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Heritability Estimates of Karen Horney’s Core Neurotic Trends in a Young Adult Twin Sample

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DOI: 10.4236/psych.2015.615199    3,041 Downloads   3,870 Views   Citations

ABSTRACT

Objective: The purpose of the present study was to explore the heritability of psychoanalyst Karen Horney’s three core neurotic trends (i.e., compliance, aggression, and detachment) in a twin paradigm to evaluate the validity of her theoretically assumed origins of neuroses. Method: Data were collected from 168 adult participants (M age = 21.54 years; range = 18 - 25 years) including 60 monozygotic twin pairs (10 male pairs and 50 female pairs) and 24 dizygotic twin pairs (4 male pairs and 20 female pairs). Participants completed the 57-item Horney-Coolidge Tridimensional Inventory (HCTI). Results: The best fitting model for compliance and detachment included additive genetic and nonshared environmental influences. For aggression, phenotypic variance was completely traced back to shared and nonshared environmental influences. Conclusions: The results are discussed in light of Horney’s hypotheses for the genesis of neurotic trends as well as findings from behavioral genetic research.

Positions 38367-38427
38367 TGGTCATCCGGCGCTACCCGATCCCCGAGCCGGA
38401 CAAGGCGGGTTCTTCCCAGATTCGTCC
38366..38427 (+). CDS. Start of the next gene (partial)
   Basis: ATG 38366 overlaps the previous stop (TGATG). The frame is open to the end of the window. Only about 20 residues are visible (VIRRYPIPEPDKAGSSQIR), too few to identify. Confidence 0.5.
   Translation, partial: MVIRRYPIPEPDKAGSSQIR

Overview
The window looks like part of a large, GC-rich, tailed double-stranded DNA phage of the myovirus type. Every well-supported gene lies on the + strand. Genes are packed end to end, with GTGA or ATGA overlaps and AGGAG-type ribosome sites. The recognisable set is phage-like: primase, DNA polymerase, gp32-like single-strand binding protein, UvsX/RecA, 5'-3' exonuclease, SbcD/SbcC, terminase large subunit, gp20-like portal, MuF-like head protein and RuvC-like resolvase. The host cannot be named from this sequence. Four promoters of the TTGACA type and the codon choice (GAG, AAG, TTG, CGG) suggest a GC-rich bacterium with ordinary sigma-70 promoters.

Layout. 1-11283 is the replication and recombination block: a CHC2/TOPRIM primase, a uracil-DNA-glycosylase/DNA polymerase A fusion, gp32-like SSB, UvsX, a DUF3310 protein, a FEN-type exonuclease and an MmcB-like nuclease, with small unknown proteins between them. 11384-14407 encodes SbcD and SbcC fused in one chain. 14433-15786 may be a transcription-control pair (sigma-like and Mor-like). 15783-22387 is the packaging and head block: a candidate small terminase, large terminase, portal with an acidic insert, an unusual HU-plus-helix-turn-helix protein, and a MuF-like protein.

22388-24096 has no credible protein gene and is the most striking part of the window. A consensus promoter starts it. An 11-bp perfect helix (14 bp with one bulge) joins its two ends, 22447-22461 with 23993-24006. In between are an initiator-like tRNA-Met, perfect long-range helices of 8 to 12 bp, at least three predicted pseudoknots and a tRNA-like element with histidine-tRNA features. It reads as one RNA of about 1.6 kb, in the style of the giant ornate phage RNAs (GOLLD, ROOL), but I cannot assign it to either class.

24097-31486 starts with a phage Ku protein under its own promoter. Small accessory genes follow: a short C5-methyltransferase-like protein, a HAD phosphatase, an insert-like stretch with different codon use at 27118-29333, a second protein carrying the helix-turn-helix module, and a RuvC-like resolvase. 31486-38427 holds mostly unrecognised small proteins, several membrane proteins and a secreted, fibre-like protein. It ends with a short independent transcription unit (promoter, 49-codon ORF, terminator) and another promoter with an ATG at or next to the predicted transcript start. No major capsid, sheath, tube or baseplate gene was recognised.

Conflicts of Interest

The authors declare no conflicts of interest.

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Coolidge, F. , Segal, D. , Estey, A. , Spinath, F. , Hahn, E. and Gottschling, J. (2015) Heritability Estimates of Karen Horney’s Core Neurotic Trends in a Young Adult Twin Sample. Psychology, 6, 2013-2024. doi: 10.4236/psych.2015.615199.

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